I’ve taken an interest in modesty for some time now and came across head coverings. A few other religions have this practice as well and I actually think it’s kind of cool.
I was reading the Rule for I believe tertiary Benedictines and it said that women could wear head coverings if they liked but not to do it all the time if it set them apart from other women and could be conceived as alienating or holier-than-thou.
I don’t know if I’ll transition to always covering my hair and being a woman that works it wouldn’t always be realistic.
But I do like the idea of it and wanted to hear from anyone who does this some of the time, all of the time, or at Mass (Novus Ordo, of course - I believe it’s still the norm in traditional Latin Mass).
There is no shortage of threads on headcovering/veiling here on CAF. In fact, when this appears in the Traditional Catholicism section, the moderator usually closes the thread since there is an abundance of posts about them already. As you can see from below, the ones that are locked have usually gotten that way since some members are insistent that it must be done and they fail to recognize the abrogation of 1983.
Just so you know, there’s really no difference, other than common practice, between veiling at the ordinary form (novus ordo) vs the extraordinary form (tlm).You are absolutely free to veil at both, and obligated to veil at neither.
Doing it all the time would be interesting, and if you wish to do it as a way of growing in holiness, in practicing a form of modesty, I’d say go for it.
During the Mass, it’s a traditional practice to use veils. Whether or not you use it then is up for you. For certain gentlemen, it is edifying for them to see. Back in the days when I was struggling with incontinence and the flesh, I wept to one day enter a church where women covered their glory (their hair), and I knew God in a way that became much more personal, thanks to the few women in our society that practice modesty edifying and rare.
While I’m glad you had a religious experience seeing a women with a headcovering, please realize that you words strongly imply only a few women are modest and that they must cover their heads to be considered so. I’m sure you didn’t mean to sound that way…
The traditional practice was to cover one’s head- be it with a hat (most common in Western countries) with a scarf (Eastern Europe), a hijab-type scarf (in the Middle East). The Mantilla was popular with those of Spanish or Italian descent. The use of a “veil” type of covering (mantilla or doily cap) became popular in the US in the late 50’s- early 60’s for daily Masses, since women still wore a hat as part of “dressing up”, they wore hats to Sunday Masses. Today, the term “veil” tends to be used interchangeably between a general headcovering (hat, scarf, beret) and a long, lacy, elaborate mantilla, while “veil” really means a covering of one’s head and most of the face.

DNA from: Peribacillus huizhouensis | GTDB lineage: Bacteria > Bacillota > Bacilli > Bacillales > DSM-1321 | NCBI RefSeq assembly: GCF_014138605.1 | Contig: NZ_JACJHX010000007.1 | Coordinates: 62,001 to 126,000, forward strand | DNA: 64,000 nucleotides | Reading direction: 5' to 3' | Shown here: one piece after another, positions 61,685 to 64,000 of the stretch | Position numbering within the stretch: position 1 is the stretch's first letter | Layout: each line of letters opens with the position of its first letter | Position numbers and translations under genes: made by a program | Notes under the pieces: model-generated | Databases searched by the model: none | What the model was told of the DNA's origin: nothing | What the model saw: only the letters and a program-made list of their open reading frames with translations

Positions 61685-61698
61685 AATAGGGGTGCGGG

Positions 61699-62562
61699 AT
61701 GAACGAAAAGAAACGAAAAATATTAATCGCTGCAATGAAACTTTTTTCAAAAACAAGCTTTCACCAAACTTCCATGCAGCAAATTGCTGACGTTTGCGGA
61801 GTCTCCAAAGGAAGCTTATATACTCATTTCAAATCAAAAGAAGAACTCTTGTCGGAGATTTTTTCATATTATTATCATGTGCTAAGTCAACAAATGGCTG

I did it for awhile to fight vanity. At age 19, I was a very vain girl and my appearance was a major focus of my life. Some friends suggested it when I revealed my problem with vanity, so I gave it a shot. Wearing the veil helped me to focus less on my looks and more on God during Mass. I wanted to continue the practice (it was not odd for women to wear veils at my church throughout my college years, but it also was not the norm), but then I moved to a southern city where wearing veils is considered to be a rarity. I stopped wearing the veil because I felt it brought too much attention upon myself, which I considered to be another form of the vanity that I was trying to fight.
It was not that wearing the veil was right or wrong, but that my attitude as the veil-wearer had an effect on the veil’s purpose in my life. I think anyone who chooses to wear the veil should be constantly re-examining their motivations for doing so. My hair is more or less my physical pride and glory, so I am now going to alter it to break those vain ties further in the absence of a veil.
Not everyone needs to look at the veil as important, but I seriously have a problem, which is why the issue matters to me.
I wear a headcovering–usually a* hijab*, or sometimes a tichel–in public most of the time. I don’t wear them to the gym, and usually don’t wear them to the barn, or around the house, or when I’m visiting my family, or when I’m in an all-female setting. Essene women are not required to cover; it’s just a personal devotion for me.
There are so many beautiful scarves, you can match any outfit and create numerous styles to suit your face shape. Since I wear all black clothing, choosing a hijab to wear is the only thought I ever put into my wardrobe.